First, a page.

CLEVELAND — This one was doubly painful to the Cavaliers.
It took two overtimes, but the Atlanta Hawks came into Quicken Loans Arena on Thursday and stole a 127-125 victory over the slumping Cavs.
Cleveland (10-18), which has now dropped three straight and five of its last six, led by five points on two occasions in the second OT, by four once and by three on another occasion, but could not hold off the Hawks (16-13), who lost center Al Horford (25 points, eight rebounds, four assists) to a right shoulder injury with 1:35 left in the first OT.
“Somehow, someway, we’ve got to figure out we can’t outscore everybody,” Cleveland coach Mike Brown said. “We’ve got to bear down and get stops.”
The final dagger was delivered by Atlanta point guard Jeff Teague (34 points, 14 assists, six turnovers) at the buzzer of the second OT.
With the game tied and 21.7 seconds left, the Hawks inbounded to their point guard, who dribbled patiently against Kyrie Irving (40 points, nine assists, four steals, six turnovers) well above the 3-point arc.
With seconds remaining, Teague got a high pick from Paul Milsap (20 points, 11 rebounds), forcing Tristan Thompson (22 points, six rebounds) to defend the 6-foot-2, 181-pounder.
Teague jab-stepped the 6-9 Thompson, then stepped back and hit a 20-foot jumper that bounced three times on the rim before trickling through the net after the buzzer had sounded.
“It was supposed to be a pick-and-roll, but they switched, so I just went for it,” said Teague, who fell to the floor after he released the shot.
“I couldn’t even see it (bounce on the rim), but (teammate) Kyle (Korver) picked me up and told me what happened. I’m really happy it went in.”
“He made a tough play,” Irving said. “It’s definitely a heartbreaker.”
Teague’s shot capped a magnificent game that each team had several chances to win, but also did a lot to lose.
The Cavs were up four with 2:25 left in regulation, but didn’t score again, committing three turnovers and missing two shots on their final five possessions.
Atlanta had a chance to win it, but Teague missed a floater over 6-11 Anderson Varejao (eight points, season-high-tying 17 rebounds) with 0.9 seconds remaining in regulation.
Australian hustle man Matthew Dellavedova, who made two free throws with 11.7 seconds to go and two more with 6.6 seconds remaining, should have been the hero of the first OT, but the Cavs made a defensive gaffe to prevent that.
Teague came ridiculously open against Irving after getting a high screen and hit a 3-pointer to tie the game at 108 with 4.2 ticks left in that session.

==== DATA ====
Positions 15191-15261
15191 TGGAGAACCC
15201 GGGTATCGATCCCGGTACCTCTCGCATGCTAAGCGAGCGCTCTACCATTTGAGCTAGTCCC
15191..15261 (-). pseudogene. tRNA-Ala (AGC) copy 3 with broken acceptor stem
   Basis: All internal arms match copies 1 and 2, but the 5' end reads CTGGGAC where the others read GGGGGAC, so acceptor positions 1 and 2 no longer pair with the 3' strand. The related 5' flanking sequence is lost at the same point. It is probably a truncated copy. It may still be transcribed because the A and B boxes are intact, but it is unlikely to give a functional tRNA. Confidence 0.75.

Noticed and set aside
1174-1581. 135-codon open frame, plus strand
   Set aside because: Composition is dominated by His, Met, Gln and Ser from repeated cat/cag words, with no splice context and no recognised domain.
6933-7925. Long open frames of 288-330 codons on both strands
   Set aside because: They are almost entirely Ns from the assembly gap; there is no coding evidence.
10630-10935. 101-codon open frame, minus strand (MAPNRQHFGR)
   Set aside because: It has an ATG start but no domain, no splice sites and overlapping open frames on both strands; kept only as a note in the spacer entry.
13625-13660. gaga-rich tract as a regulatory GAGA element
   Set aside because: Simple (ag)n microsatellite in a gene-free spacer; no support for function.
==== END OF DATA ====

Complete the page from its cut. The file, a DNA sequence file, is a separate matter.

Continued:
“We had a few breakdowns on defense that cost us,” Irving said.
The Cavs almost paid dearly for one on offense, too.
After Teague’s shot and a Cleveland timeout, Irving lost the ball out of bounds with 1.9 seconds left. Teague had another chance to win the game at that point, but missed a baseline runner at the buzzer after receiving a long, hurried inbounds pass from Pero Antic.
Irving scored five points in the first 28 seconds of an unbelievable second overtime, but the Hawks were equally incredible.
Korver (20 points, six rebounds, five assists) hit a four-point play at one point when he was fouled by Varejao, and Atlanta took its first lead of that session when Teague drove, scored, was fouled by Dion Waiters (20 points, five turnovers) and made the free throw to make it 125-123 with 1:06 remaining.
Irving, who was 17-for-33 from the field, quickly tied it with a pull-up jumper with 55.8 ticks on the clock, with neither team scoring again until Teague’s game-winner.
That play began with a jump ball between Varejao and Milsap at Atlanta’s end of the court with 23.4 seconds left. Varejao outjumped Milsap, but hit the ball out of bounds in front of the Cavs bench.
“We had some good moments during the game, but it’s disappointing because we had plenty of opportunities to close the game,” Brown said.
Over the course of the three-hour, five-minute game, the Cavs shot .521 from the field and made eight –of 21 3-pointers, while the Hawks connected at a .495 clip and were 11-for-34 from long range. Seven players — four for Atlanta and three for Cleveland — scored at least 20 points.
For the Cavs, Thompson played 47 minutes, Irving played 45 and Waiters, who had missed the previous three games due to right wrist tendinitis, played 42.
Center Andrew Bynum, who could not match up at all with Horford, played just 18 minutes and scored only four points, while Alonzo Gee, who had been starting at small forward, did not play at all after being replaced by Earl Clark (three points in 18 minutes).
“We made too many mistakes as a group down the stretch,” Brown said. “Not just offensively, but defensively, too.”
Brown also left himself open to some second-guessing in the second OT, as he had Jarrett Jack unsuccessfully try to defend Korver after Dellavedova had done a great job.
Not to be overlooked, the Cavs tied a season high with 24 turnovers, with Irving and Waiters combining for 11.
“I had some costly turnovers,” Irving said. “We turned the ball over too much.”
Irving, who was scoreless for the only time in his pro career when Cleveland lost in Atlanta on Dec. 6, had just one point and was 0-for-5 from the field before connecting on four straight field goals from the 4:22 mark of the second period to the 3:16 mark.
The 6-3, 191-pounder had 31 points after intermission, when he was 13-for-23 from the field, but the Cavs had nothing to show for it but another loss.
“It’s tough, man,” Waiters said. “We could have put them away a few times.”